Dr. Martin Luther King remembered with speeches, parades

Around the nation, and on the Grand Strand and Pee Dee, Americans honored the memory of Dr. Martin Luther King,Jr. Monday.

During a breakfast service at the Canal St. Recreation Center in Myrtle Beach, Dr. King's leadership in the civil rights movement was remembered with speeches, music and drum major awards bestowed on Grand Strand citizens, in keeping with King's quote about being a "drum major for justice".

That was followed by a parade, led by an Army colonel and Myrtle Beach native, who's now an advisor to the U.S. Joint Chiefs of Staff.

Col. Reginald Bostick says King was more than just a drum major; he was a soldier.

"He took on a number of issues, he put himself in harm's way, time and time again and he's an inspiration to every American, so I think his work stands as an example to all of us, especially to those of us that are in the military," said Bostick.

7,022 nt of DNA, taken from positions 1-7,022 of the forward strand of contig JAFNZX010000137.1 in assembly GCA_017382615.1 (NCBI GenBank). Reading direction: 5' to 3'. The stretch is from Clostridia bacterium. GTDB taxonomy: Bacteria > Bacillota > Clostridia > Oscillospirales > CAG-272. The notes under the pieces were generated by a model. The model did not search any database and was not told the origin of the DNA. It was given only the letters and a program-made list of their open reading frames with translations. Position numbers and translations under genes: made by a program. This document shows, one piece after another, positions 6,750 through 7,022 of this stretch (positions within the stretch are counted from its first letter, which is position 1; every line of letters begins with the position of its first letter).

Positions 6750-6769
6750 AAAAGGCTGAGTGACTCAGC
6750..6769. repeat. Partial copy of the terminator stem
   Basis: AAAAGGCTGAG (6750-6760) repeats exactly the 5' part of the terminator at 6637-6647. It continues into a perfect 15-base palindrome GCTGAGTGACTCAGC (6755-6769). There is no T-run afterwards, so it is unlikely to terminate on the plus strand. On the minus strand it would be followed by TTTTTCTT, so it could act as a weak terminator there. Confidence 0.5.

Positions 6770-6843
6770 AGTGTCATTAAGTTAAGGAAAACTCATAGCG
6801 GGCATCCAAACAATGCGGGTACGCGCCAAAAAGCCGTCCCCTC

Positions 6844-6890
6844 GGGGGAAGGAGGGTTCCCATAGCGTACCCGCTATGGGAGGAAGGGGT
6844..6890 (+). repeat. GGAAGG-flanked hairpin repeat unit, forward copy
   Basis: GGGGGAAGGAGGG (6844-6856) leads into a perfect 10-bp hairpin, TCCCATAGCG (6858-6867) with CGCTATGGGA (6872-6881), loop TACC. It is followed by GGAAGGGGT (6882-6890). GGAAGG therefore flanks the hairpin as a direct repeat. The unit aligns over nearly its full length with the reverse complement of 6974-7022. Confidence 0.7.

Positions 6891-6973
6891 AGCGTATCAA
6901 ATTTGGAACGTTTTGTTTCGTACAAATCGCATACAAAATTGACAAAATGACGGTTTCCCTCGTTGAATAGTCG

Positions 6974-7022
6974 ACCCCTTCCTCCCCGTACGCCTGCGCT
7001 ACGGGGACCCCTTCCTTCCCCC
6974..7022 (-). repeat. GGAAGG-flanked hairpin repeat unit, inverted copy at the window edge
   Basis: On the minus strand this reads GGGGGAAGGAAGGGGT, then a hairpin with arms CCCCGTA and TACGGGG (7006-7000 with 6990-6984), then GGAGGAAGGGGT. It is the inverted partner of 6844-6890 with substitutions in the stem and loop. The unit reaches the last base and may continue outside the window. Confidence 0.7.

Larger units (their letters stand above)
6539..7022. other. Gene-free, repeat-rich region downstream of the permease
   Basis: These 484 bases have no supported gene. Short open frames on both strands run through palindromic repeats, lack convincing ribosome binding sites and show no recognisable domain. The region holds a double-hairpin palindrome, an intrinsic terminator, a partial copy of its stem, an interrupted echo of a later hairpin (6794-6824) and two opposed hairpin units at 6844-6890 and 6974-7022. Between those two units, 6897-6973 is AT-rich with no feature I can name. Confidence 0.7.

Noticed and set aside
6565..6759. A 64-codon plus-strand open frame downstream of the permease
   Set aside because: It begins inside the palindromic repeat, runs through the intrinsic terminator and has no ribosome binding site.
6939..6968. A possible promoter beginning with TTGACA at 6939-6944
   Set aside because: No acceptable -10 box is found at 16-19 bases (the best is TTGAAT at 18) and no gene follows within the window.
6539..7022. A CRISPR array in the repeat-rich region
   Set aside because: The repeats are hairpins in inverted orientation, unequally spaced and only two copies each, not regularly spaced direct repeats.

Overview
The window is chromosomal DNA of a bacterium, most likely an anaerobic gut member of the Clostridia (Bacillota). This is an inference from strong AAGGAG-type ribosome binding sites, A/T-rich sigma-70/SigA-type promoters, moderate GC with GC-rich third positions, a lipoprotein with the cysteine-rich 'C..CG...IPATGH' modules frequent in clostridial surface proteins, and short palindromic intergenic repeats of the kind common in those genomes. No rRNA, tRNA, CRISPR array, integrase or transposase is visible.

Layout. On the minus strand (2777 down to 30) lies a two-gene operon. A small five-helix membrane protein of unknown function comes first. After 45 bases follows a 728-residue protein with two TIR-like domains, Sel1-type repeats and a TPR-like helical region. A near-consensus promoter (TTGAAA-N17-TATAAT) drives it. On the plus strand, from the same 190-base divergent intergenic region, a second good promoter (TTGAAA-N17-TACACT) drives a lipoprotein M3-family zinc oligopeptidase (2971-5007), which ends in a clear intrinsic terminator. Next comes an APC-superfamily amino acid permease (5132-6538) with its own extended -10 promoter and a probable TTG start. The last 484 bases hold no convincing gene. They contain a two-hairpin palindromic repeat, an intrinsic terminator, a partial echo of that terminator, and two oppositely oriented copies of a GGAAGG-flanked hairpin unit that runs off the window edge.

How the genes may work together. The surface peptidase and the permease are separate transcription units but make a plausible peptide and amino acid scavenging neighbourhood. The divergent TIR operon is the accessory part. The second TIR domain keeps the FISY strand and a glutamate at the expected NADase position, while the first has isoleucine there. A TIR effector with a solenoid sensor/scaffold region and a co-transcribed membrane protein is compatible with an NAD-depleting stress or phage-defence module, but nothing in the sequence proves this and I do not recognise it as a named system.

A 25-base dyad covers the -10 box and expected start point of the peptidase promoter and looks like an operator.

Some parade-goers said King's work is remembered on this holiday, because he helped America live up to its promise of being the greatest country in the world.

"It's because of Dr. King that we can honestly say to every child, you can be whatever you want to be. He opened up the community, he opened up the future," said Dr. Beverly Boone of Myrtle Beach.

Others participating in King's Day observances say one big part of his legacy and a main reason why he's remembered by events around the country is that he brought hope to so many people.

"Not only just for people of color but for the masses as a whole, so we continue to reflect on what he did and looking forward to the future," said Greg Mitchell of Myrtle Beach.

Mitchell says King deserves to be remembered because of the doors he helped to open for all African-Americans.

Dr. Martin Luther King, Jr. Day was first observed as an official holiday in January, 1986.